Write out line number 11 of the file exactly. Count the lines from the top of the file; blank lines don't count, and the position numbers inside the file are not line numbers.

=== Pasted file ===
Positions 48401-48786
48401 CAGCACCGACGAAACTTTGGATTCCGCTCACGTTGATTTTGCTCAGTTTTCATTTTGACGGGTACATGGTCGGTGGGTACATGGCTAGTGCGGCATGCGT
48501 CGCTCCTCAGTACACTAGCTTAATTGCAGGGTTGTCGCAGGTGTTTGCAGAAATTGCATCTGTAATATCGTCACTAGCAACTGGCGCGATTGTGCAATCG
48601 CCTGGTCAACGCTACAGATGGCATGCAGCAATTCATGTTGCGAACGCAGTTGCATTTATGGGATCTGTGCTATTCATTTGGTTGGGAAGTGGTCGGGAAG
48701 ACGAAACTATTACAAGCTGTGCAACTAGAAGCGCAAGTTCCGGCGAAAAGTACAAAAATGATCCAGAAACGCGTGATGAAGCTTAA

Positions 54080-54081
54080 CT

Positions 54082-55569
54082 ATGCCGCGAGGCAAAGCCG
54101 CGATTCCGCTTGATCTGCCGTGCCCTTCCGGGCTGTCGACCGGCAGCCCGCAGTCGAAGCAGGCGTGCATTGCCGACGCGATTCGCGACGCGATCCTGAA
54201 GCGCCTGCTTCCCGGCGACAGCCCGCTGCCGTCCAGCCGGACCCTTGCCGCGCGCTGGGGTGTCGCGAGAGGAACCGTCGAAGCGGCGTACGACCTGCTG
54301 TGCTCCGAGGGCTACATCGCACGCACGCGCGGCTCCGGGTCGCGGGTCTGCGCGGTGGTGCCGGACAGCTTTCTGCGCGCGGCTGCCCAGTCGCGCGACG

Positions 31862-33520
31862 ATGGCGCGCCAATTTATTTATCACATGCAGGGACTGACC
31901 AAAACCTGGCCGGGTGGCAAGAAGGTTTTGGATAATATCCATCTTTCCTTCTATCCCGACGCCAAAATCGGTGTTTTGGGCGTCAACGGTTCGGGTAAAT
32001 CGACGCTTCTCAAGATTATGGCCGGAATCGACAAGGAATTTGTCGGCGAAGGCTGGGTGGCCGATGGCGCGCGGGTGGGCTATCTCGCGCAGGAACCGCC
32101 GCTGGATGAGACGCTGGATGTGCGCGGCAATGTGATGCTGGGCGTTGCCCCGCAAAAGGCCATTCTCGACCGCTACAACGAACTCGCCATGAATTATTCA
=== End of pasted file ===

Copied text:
54201 GCGCCTGCTTCCCGGCGACAGCCCGCTGCCGTCCAGCCGGACCCTTGCCGCGCGCTGGGGTGTCGCGAGAGGAACCGTCGAAGCGGCGTACGACCTGCTG